Cycling in the age of COVID-19 means having to take extra precautions. People often think of sanitizing their hands and items that come into contact with strangers, but how often do you sanitize your regular or hybrid bike? Sure, you can wipe down your bicycle with disinfectant wipes, especially if they are suitable for painted objects or sensitive equipment, but to get a bike really clean, you need to wash you. Think about it, the CDC recommends washing your hands as the number one defender against infection, so washing your bike should protect it against germs. There is a process for cleaning your bike, but first, pay attention to the warnings.
When choosing to wash city bikes or hybrid bikes, you need to consider the tools and equipment. Many people wrongly assume that using a pressure washer or other high-velocity device is best. However, using such a device can actually imbed dirt and debris in the gears and bushings, which will eventually lead to performance decline. Also, people often mix the use of buckets and rags, but using the same rag you used to clean your chain will only spread grease onto the frame. Be sure to use separate rags and buckets for the main components of your bicycle.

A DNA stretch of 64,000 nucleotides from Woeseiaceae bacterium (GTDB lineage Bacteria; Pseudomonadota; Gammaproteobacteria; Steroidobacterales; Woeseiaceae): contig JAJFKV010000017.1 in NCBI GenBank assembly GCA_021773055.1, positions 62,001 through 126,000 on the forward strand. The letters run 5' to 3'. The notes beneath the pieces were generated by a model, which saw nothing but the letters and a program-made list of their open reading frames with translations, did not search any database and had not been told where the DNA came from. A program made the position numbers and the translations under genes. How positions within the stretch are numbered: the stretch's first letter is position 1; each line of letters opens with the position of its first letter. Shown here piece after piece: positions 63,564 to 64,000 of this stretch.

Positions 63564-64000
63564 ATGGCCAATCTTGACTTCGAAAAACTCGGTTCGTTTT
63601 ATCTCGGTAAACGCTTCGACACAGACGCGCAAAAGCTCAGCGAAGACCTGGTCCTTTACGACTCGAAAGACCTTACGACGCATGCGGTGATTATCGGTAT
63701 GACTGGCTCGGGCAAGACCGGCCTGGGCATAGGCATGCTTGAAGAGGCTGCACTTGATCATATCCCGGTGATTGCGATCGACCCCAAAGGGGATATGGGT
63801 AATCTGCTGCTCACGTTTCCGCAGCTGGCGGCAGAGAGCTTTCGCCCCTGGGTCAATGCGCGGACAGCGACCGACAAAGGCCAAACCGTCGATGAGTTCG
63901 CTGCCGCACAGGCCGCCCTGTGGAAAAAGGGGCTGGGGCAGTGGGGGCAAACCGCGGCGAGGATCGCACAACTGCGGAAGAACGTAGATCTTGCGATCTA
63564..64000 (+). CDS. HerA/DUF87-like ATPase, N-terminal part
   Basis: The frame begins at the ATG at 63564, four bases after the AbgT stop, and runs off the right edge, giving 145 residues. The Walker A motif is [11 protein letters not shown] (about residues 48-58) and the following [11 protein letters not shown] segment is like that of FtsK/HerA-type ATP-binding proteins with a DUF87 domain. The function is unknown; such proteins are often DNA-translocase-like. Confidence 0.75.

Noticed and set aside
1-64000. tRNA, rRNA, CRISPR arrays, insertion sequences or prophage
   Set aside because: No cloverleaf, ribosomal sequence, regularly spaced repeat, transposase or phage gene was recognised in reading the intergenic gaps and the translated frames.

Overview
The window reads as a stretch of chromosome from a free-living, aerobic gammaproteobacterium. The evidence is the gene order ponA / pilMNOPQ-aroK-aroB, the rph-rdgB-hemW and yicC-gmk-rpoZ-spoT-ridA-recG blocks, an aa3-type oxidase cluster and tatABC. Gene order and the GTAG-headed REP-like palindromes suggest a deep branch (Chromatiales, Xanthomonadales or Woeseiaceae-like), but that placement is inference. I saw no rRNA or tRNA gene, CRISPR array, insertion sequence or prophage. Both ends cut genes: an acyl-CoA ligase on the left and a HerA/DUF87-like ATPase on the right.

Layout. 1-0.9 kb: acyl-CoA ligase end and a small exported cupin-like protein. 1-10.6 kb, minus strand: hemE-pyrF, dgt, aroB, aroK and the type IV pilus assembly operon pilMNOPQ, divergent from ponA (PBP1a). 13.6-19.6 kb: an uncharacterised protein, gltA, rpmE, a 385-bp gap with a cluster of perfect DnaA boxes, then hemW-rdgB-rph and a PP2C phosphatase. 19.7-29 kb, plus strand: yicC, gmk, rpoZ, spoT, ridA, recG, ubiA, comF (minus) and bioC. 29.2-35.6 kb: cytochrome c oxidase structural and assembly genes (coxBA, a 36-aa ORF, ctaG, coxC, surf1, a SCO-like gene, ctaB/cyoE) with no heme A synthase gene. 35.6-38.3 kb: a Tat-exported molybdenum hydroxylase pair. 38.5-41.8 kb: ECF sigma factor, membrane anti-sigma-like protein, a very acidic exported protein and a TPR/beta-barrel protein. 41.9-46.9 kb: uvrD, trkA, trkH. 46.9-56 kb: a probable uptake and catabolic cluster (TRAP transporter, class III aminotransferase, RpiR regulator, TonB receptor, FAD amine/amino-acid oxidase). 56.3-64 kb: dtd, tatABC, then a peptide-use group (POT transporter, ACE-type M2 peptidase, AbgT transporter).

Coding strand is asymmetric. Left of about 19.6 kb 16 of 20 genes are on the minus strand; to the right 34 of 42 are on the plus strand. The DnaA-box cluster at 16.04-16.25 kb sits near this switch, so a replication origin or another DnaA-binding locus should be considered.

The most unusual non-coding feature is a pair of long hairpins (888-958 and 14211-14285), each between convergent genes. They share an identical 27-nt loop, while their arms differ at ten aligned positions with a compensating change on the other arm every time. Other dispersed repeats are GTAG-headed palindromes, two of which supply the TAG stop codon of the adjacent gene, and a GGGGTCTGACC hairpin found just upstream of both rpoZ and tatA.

The beauty of washing your bicycle is that most of the tools you need are found in our house already. For example, most homeowners have dish soap, sponges, garden hose, scrub brushes, buckets and clean rags. If you do not have access to all these items, then they are not expensive products.
Once you have everything you need to clean your traditional or electric bikes, you will want to set up your space. First, mount your bike on a bike stand. Then, remove the tires to make it easier to clean the frame. If you can, purchase a chain keeper to help keep the chain in place with the tires removed. Finally, fill your buckets with water and dish soap and lay your tools out in plain sight.
You can break the wash down into four sections: the chain, drivetrain, frame and wheels. Use a degreaser on the chain, cranking backward to coat every link. Leave the degreaser on for about five or 10 minutes, then rinse. If needed, use dish soap and a sponge to remove any more grime.
For the drivetrain, use a stiff-bristled brush dipped in the buckets. Scrub the chainrings and the crevices. You should also use the brush to scrub the cassette, and then rinse.
Finally, for the frame and wheels, use a soft sponge, dipping into the second clean soapy water bucket. Soap up the entire structure and wheels, getting every nook before rinsing.
With all the parts washed, you can now dry every piece off with a clean rag. Reattach the wheels and any other components. Finally, lube the chain and crank it to make sure that everything is working correctly.
COVID-19 has made sanitizing and cleaning surfaces a necessity. The above process will help you maintain a clean bicycle, but if you would like more information about sanitizing your bike or the tools discussed, contact a local bike shop.